The Takeda were for the most part utterly destroyed from this battle. However Shingen had had a profound effect on the period in Japan. He influenced many lords with his law system, tax system and administration system. He was probably not as cruel as other warlords, but he was aggressive toward military enemies. There were many tales about Takeda Shingen including the one mentioned above. His war banner contained the famous phrase Fuu-Rin-Ka-Zan, taken from Sun Tzu's 'The Art of War.' This phrase refers to the idea of Swift as the Wind, Silent as a Forest, Fierce as Fire and Immovable as a Mountain. The phrase demonstrates both Shingen's policies and warfare strategy.
Uesugi Kenshin was one of the many powerful lords of the Sengoku-jidai. He is famed for his prowess on the battlefield, his military expertise, strategy and his belief in the god of war - Bishamonten. Kenshin was known to also be an alcoholic. He never had any sons but adopted two different sons who would be his heirs.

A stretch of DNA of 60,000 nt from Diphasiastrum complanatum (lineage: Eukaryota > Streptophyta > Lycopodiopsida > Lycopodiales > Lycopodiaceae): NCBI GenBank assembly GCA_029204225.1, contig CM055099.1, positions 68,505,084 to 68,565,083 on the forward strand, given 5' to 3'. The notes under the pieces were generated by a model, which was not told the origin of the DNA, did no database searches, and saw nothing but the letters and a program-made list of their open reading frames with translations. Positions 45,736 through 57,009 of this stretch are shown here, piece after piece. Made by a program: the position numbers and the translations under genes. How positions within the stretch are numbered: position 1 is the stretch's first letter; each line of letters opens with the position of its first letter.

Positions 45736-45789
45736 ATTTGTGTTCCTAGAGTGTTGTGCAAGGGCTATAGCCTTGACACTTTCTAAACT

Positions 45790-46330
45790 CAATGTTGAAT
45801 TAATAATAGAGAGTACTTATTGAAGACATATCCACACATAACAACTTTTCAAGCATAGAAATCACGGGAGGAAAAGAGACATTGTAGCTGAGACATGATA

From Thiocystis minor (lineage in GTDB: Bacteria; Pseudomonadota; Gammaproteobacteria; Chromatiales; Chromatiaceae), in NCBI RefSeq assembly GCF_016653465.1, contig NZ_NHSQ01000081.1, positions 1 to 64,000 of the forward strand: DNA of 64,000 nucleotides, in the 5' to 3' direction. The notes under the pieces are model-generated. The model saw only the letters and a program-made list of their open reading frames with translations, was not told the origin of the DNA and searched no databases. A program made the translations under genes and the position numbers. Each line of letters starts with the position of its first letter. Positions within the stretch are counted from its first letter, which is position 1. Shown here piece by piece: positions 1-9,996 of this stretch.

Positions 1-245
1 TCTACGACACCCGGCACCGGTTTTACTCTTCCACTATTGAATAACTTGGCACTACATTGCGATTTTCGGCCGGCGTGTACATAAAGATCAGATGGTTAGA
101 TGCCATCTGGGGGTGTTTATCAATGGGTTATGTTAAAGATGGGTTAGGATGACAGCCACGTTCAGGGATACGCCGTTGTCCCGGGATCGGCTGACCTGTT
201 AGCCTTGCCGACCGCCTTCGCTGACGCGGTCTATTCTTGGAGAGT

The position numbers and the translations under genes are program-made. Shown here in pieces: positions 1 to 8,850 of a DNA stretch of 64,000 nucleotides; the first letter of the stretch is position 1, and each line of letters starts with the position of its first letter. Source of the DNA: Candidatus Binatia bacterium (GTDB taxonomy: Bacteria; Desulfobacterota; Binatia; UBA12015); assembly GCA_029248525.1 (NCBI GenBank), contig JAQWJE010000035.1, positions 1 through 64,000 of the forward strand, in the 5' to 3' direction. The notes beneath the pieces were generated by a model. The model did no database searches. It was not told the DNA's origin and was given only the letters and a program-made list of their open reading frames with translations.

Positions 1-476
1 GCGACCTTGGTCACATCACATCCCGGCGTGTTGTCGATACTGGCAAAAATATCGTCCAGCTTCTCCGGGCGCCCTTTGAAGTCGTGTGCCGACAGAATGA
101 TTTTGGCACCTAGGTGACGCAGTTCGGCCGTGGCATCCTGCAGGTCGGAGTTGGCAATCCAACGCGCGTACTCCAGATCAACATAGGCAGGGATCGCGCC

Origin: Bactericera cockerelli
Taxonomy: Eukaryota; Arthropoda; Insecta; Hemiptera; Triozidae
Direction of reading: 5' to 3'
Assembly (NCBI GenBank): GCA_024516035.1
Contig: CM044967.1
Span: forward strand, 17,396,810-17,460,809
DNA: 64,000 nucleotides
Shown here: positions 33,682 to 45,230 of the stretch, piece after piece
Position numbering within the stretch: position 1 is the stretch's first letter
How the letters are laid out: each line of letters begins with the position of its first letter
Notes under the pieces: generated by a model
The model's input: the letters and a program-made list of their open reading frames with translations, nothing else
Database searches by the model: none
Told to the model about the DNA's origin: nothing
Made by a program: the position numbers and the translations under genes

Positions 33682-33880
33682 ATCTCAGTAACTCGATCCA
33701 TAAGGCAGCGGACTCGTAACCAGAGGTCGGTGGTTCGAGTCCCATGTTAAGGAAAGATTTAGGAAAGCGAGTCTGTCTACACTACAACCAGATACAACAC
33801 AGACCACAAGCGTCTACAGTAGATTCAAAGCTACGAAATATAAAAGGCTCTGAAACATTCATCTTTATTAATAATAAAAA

Kenshin was born in Echigo Province and was the son of a powerful warlord. Kenshin's father died in battle, starting tumult and civil war in Echigo where he was the ruler. Kenshin fought with his brother and won, thus receiving his father's lands and becoming a powerful daimyo. He had gained Echigo but had not completely unified it. Kenshin's unification of Echigo was a slow process that probably was not completed until much later.
Around the time Kenshin became the new lord of Echigo, Takeda Shingen had won major victories in Shinano Province. The two provinces (Shinano and Echigo) shared a border and were very close to one another. Takeda gained dominion over Shinano by defeating a few minor lords and then defeating Murakami Yoshikiyo, the leader of the powerful Murakami clan. The Takeda, originally situated in Kai Province, had expanded northwards. Kenshin watched these activities with alarm. Soon after Murakami Yoshikiyo was defeated, he and another lord went to Kenshin and asked him to help them against Shingen. Shingen's northward advance had worried Kenshin and so he agreed to fight against Takeda Shingen. The two fought many battles at Kawanakajima though ultimately neither side gained any great advantage.